Good post and I agree with your take, pretty much - as to "why," I could only guess but I'm sort of inclined to explain it in kind of boring mechanical terms: cop shows are relatively cheap to make, as they're short on effects or elaborate sets, but they still promise drama, action, violence and a moral universe that's as tidy and predictable or as "we probe shades of gray" as you need it to be. Basically they replace cowboy shows, which did the same things up until people stopped caring about cowboys. If I'm correct in my timeline, the shift from cowboys to cops would more or less coincide with the years of America's significant urban crises, "decay," "crime waves" etc., making cop shows particularly timely and exciting for a long period there.

Crime is way down now, but we may be stuck with it as a narrative, in fiction as in the nightly news (where obviously it also does lots of work to reinforce reactionary attitudes and the expansion of state power). There's also some chicken-and-egg stuff with the audience's expectations and assumptions; generally people think of the cops as heroic, and of course the abundance of cop shops (generally) reinforces that, making the next cop show that much more acceptable.

Doctor Casino, Sunday, 9 February 2014 22:30 (ten years ago) link

Cop shows also rely on a kind of trick where the audience, who are overwhelmingly non-cops, are brought in to identify with the cops both as (a) regular people and (b) larger-than-life people, "heroes," people who put their lives on the line for society, etc. etc. This is an appealing fantasy though the political implications again may be problematic. But it could be argued that this strokes some of the same appeals as, say, superhero fiction, but with less suspension of disbelief and associated silliness. Of course, this varies with the extent to which the fictional cop is seen as wrestling with problems most people will never face, but to the extent that they are Regular Folks with slobby apartments and difficult relationships, it's perhaps exciting to see them rising above all that "in the line of duty" and making big, weighty choices about life and death and justice and morality that the viewers are powerless to make.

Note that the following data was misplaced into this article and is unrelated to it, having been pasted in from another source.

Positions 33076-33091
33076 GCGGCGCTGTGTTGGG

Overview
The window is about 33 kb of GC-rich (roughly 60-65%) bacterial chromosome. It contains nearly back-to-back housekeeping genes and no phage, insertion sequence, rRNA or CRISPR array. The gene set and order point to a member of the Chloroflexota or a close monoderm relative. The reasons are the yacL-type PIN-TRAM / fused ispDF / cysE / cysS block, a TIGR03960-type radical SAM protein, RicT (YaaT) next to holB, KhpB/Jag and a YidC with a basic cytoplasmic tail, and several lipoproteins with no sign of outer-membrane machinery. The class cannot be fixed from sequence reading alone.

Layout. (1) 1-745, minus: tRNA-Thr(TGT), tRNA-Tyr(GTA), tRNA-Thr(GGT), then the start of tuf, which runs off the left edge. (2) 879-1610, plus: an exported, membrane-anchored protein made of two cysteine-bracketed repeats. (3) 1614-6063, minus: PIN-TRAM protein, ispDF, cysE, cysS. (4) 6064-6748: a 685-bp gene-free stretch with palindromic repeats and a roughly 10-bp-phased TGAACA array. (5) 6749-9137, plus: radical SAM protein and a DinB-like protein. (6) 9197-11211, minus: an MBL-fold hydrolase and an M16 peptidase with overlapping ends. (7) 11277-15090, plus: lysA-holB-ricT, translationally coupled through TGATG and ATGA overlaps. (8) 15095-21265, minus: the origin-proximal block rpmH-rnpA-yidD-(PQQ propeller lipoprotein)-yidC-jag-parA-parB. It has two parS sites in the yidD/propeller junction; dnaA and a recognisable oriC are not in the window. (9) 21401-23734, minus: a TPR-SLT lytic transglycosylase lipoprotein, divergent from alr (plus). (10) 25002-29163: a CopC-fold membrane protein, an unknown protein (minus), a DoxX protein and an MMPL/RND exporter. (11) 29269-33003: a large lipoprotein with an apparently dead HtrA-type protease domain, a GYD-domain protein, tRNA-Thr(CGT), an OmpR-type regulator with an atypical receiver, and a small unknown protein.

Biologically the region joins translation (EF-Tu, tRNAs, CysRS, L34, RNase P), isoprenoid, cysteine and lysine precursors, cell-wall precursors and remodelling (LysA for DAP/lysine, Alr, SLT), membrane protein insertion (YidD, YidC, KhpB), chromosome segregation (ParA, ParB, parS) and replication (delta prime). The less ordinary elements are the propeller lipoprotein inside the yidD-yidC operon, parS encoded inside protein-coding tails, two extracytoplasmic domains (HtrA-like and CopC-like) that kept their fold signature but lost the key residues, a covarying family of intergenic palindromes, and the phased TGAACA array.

Doctor Casino, Sunday, 9 February 2014 22:33 (ten years ago) link

there are a lot of people who want to go into health, technology, and environmental science too.

tv favors a small regular central ensemble cast which encounters a regular, inexhaustible, un-prefigured supply of new figures (less experienced or cheaper or simply less identifiable as actors) from week to week, and for whatever reasons has been drawn to programming in which the central ensemble is shown (a) at work, and (b) helping people, and so public or 'state' (usually, on the level of a locality, even below the level of a whole city, like a district or a neighborhood, since the action will be anchored in a physical place of work) employment at that task is a staple, since officially a lot of the work of these state actors is meant to help people, help society. programs with state actors in that position are more realistic; an alternative model with a band of helpers or a lone hero is also used a lot, but it tends toward the implausible or fantastical (quantum leap, angel, highway to heaven), maybe because it's harder to make believable that people would devote their lives to helping the helpless. and in the alternative model, the people helped are more often helpless; in the law enforcement model, the 'help' is really more for the state of society but is occasioned by someone who is technically helpless, since dead (so often they appear in the characters' rhetoric about speaking for the voiceless etc.).

medical shows and law shows work in similar territory, with variations for the kinds of relationships the principals regularly have with the transient characters/actors, and the kinds of positions those characters are often in: e.g. the dying and the indigent vs. the paying client and the innocent.